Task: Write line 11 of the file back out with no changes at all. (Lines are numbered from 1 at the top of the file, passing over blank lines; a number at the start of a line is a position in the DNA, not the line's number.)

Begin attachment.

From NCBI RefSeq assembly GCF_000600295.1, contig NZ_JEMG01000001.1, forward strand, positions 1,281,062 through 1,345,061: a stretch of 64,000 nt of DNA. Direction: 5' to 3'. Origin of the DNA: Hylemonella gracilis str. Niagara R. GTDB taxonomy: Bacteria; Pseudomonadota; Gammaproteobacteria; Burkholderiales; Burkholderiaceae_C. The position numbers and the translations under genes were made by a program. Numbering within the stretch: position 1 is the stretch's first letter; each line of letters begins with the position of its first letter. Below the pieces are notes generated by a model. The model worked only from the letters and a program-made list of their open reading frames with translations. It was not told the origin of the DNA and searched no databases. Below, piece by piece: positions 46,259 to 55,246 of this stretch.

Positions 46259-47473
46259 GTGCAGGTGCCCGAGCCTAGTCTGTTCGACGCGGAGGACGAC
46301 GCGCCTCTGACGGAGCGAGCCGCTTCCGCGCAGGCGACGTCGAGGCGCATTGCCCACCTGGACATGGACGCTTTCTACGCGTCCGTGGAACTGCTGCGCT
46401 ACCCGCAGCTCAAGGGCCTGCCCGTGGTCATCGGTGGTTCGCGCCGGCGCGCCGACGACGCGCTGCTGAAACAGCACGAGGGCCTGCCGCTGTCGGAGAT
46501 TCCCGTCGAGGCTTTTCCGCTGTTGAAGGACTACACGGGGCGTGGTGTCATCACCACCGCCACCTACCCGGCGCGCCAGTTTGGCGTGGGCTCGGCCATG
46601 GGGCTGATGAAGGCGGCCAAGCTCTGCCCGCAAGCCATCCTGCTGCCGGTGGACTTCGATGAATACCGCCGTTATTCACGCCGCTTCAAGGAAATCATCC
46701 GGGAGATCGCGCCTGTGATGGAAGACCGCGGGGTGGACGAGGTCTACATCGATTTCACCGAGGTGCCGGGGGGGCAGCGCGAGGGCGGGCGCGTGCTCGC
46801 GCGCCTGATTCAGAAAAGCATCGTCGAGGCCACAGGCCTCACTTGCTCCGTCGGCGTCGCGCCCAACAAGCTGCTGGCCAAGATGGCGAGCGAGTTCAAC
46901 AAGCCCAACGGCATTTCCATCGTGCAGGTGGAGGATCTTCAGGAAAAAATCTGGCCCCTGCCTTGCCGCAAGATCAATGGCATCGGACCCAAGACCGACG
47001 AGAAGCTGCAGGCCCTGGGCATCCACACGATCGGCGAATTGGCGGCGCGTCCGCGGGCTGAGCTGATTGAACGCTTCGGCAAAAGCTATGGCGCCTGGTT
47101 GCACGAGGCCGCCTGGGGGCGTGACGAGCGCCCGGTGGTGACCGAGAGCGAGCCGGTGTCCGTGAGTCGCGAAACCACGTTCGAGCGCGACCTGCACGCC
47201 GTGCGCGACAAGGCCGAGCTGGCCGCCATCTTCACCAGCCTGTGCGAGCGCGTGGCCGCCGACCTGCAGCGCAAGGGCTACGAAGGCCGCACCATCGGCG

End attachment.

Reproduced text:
47001 AGAAGCTGCAGGCCCTGGGCATCCACACGATCGGCGAATTGGCGGCGCGTCCGCGGGCTGAGCTGATTGAACGCTTCGGCAAAAGCTATGGCGCCTGGTT